Adjusting to the Drexel lifestyle | The Triangle

Adjusting to the Drexel lifestyle

Photo courtesy Drexel University
Photo courtesy Drexel University

Drexel University is a big school with dozens of programs to choose from, fruitful with opportunity and thriving with people trying to do something with their lives.

I’m certain that many people have heard that the “Drexel Experience” was going to be something different than most traditional colleges. We freshman do not know the tricks of the trade yet but, we’re all out here trying to make it work. And sometimes, that’s all you can do.

Nobody really knew what they were in for when they moved their bags in on Sept. 10, and honestly, as that first week went by, it even lowered our defenses. The first two weeks of class were a little bit of a shock to the system compared to the first week of fun and games.

I feel like I adapted pretty quickly to the pacing and the mechanics of the quarter system at the beginning of the term. It was almost as if everything that they tried to force feed us in high school was actually worth something and starting to make sense.

I felt like I was so ready to handle the hustle and bustle that was college, and ready to grab life by the horns. Things took a turn for the worst though, as the pacing tripped into second gear.

From engineering to philosophy, from biology to business, everybody has their own bag of troubles. I myself, live out my days here as a film and video student, and let me tell you, it’s not all sunshine and rainbows at Westphal.

What started off as a simple schedule only having classes on Tuesdays, Wednesdays and Thursdays, turned into all-out mayhem real quick. Most people gasp when they realize I have a four-day weekend every week, but that free time quickly dwindled as more activities were added to my routine.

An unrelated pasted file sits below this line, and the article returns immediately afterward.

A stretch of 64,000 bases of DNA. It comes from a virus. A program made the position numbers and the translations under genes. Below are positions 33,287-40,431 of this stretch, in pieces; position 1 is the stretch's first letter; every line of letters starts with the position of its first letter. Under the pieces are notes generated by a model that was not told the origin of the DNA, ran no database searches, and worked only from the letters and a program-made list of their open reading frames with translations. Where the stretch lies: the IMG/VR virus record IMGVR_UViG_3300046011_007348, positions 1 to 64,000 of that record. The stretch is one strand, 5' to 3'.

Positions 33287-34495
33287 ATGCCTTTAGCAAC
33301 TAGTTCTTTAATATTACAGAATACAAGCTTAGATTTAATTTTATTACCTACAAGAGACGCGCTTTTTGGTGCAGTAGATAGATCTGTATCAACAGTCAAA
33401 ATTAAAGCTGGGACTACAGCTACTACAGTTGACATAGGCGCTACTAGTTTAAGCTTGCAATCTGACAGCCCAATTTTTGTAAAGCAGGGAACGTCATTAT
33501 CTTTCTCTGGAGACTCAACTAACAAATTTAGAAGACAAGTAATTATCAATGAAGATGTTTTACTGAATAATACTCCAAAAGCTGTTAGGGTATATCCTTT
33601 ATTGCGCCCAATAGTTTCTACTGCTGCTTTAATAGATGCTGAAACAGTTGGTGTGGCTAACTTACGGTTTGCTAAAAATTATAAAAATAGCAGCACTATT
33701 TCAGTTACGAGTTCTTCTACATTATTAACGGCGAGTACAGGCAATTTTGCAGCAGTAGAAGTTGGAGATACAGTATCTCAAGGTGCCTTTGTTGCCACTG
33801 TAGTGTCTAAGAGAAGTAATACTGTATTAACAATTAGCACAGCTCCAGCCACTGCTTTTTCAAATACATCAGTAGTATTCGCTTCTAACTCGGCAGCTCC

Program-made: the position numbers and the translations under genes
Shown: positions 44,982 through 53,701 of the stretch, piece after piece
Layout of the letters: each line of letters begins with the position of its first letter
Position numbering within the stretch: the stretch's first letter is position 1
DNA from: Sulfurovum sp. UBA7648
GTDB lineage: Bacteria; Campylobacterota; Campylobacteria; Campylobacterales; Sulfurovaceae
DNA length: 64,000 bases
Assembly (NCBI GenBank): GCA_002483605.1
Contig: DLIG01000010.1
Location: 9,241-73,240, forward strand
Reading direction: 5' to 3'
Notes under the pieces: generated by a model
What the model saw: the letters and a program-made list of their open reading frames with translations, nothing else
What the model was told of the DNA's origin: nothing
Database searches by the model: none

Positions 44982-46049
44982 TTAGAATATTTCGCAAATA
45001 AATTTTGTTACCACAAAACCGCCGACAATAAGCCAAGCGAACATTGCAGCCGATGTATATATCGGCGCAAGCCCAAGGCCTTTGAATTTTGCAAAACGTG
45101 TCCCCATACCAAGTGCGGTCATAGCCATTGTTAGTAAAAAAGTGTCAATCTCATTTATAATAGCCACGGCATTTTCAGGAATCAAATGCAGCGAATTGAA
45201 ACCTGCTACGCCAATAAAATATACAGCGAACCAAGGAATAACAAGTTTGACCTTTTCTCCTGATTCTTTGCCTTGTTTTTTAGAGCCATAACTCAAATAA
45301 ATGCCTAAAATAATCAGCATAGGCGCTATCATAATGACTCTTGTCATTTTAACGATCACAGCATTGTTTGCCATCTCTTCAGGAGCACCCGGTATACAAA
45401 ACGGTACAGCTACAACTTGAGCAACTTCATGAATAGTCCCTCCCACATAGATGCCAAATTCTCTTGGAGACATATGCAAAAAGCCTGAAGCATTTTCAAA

The days that I am in class are super busy because most of my classes are two to four hours long, and those days leave me exhausted. And when I’m not in class, I’m balancing a job, volunteering and working on projects.

And the projects I do on a weekly basis are not easy by far. Few people at Drexel understand the struggle of checking out tons and tons of equipment for camera projects.

Also, when it comes to editing, be prepared to spend hours in the lab. Other majors in Westphal have it rough too. It doesn’t really matter what you study.  You’re going to take on a heavy workload either way.

The main problem a freshman at Drexel must deal with is time management. The quarter system is not nearly as hectic as many think, but it still forces people to get things done by deadline, no exceptions.

The first few weeks are alright and it’s easy to swim along just fine. That all changes around week 6, when the waters begin to splash and the waves begin to rush. It’s been a constant struggle of trying to keep my head above water, because one false move, and I drown.

Now are times where you can’t afford to drop everything and take a mental break, because if you zone out for five minutes in class, you basically missed the entire lesson. Trying to stay strong and keep up with everything that comes my way is so taxing, it takes a lot out of me.

There are some students who now feel as if they have already drowned.

“As unconventional as being a philosophy major is, my major has opened my eyes to a world of possibility and has challenged me accordingly. My major isn’t easy, and my grades surely reflect that,” Niayla-Dia Murray, a freshman studying philosophy said.

It’s a cruel world out here, and it’s only fitting that we have one engineering major tell it like it is.

“From an engineering standpoint, the first term has been a very challenging one. It’s not high school anymore, so there’s a lot of adjusting. Often times it’s work on top of work on top of work, and you just wonder how you’re gonna make it through. I wouldn’t have made it through without my family and friends helping me along the way,” Lucas Etim said.

Everyone has their own version of this story, but for some students, they are taking things in stride.

“I feel like a big part of being a business major is meeting people and talking to them. All I do is network with people day in and day out, and while it’s not a part of my grade, it’s a part of my success,” undeclared business major Ada Li said.

So Drexel has definitely been quite a difficult time for most of us. It’s forced us to adjust and adapt, so that we’ll be stronger people when we come out of it. Ten weeks is not really a lot of time to get things done, and while it can be bad news as well as good news, the terms are normally over before they even start.

It hasn’t been easy finding the ins and outs here at Drexel, and it’s only going to to get harder, but there’s a reason why we’re all at this school. Truth be told, it may be a slightly different kind of education, a slightly different experience, but we’re going to survive because we’re a different kind of student.